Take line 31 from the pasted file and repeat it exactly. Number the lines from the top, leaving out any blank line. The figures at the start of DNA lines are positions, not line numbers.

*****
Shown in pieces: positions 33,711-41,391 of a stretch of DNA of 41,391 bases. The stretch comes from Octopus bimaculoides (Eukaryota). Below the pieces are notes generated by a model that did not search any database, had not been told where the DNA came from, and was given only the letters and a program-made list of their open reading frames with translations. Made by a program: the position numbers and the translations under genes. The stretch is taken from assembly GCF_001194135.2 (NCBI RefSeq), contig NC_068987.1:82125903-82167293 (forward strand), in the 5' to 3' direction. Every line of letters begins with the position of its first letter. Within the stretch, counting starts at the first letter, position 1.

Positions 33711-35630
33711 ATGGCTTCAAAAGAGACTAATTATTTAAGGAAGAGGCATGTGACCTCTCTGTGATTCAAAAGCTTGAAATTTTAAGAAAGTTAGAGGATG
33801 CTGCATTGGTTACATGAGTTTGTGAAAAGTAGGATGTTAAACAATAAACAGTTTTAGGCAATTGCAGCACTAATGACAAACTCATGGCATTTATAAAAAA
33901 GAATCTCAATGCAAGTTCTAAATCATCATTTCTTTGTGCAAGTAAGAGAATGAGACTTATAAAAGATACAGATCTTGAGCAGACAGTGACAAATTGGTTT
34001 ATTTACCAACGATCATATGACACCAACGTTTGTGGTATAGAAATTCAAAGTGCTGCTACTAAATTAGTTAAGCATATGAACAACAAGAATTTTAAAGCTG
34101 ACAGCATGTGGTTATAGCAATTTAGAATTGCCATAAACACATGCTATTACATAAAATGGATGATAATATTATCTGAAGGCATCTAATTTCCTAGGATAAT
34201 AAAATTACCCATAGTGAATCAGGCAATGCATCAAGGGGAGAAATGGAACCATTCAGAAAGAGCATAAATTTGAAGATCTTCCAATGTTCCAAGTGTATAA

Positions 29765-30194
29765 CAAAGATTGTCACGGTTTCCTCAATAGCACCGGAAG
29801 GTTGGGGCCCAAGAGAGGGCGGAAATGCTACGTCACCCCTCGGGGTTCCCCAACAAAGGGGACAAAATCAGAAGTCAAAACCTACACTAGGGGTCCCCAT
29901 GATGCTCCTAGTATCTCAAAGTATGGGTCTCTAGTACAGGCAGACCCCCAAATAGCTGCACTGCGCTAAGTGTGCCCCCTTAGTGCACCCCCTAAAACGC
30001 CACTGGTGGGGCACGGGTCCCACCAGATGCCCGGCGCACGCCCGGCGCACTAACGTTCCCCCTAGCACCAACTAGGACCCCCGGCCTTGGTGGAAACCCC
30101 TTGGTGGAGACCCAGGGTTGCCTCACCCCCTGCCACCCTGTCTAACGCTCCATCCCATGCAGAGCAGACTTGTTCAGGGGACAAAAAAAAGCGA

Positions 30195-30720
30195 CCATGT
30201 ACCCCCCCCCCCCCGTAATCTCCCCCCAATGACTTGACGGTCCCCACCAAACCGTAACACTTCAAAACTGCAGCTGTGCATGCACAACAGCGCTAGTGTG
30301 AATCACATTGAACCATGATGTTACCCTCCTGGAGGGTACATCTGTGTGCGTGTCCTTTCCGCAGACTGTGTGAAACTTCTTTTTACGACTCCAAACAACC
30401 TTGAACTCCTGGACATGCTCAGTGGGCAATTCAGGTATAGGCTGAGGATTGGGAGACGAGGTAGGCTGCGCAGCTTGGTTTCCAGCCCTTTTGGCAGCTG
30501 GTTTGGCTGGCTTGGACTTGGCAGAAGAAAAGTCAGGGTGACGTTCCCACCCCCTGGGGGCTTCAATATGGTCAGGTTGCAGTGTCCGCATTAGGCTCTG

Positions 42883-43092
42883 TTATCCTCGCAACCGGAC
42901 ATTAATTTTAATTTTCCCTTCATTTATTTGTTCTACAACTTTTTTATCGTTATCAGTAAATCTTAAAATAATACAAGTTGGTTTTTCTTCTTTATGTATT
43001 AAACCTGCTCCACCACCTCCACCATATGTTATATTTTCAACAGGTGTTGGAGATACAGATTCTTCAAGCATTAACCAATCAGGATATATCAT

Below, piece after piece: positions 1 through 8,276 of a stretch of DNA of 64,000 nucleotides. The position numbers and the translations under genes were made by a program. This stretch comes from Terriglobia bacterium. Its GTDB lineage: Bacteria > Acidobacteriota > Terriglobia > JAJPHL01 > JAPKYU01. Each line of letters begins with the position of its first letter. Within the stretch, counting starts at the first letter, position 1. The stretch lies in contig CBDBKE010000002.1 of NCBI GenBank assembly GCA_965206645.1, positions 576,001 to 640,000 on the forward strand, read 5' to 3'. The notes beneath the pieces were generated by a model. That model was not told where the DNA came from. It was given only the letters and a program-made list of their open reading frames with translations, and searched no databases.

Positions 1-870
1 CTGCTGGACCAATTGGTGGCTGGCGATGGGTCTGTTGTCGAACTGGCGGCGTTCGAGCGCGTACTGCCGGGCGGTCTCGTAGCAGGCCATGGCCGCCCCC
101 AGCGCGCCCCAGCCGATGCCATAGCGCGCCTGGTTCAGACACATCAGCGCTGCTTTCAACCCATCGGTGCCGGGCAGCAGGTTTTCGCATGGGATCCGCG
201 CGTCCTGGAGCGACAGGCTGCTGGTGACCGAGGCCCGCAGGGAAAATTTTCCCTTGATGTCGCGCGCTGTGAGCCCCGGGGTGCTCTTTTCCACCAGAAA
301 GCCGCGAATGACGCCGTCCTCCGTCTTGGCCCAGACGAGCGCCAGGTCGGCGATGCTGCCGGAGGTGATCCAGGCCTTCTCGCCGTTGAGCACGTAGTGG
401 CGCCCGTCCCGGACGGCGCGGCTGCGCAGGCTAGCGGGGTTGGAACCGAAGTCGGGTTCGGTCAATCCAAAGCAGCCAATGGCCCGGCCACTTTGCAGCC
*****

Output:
401 CGCCCGTCCCGGACGGCGCGGCTGCGCAGGCTAGCGGGGTTGGAACCGAAGTCGGGTTCGGTCAATCCAAAGCAGCCAATGGCCCGGCCACTTTGCAGCC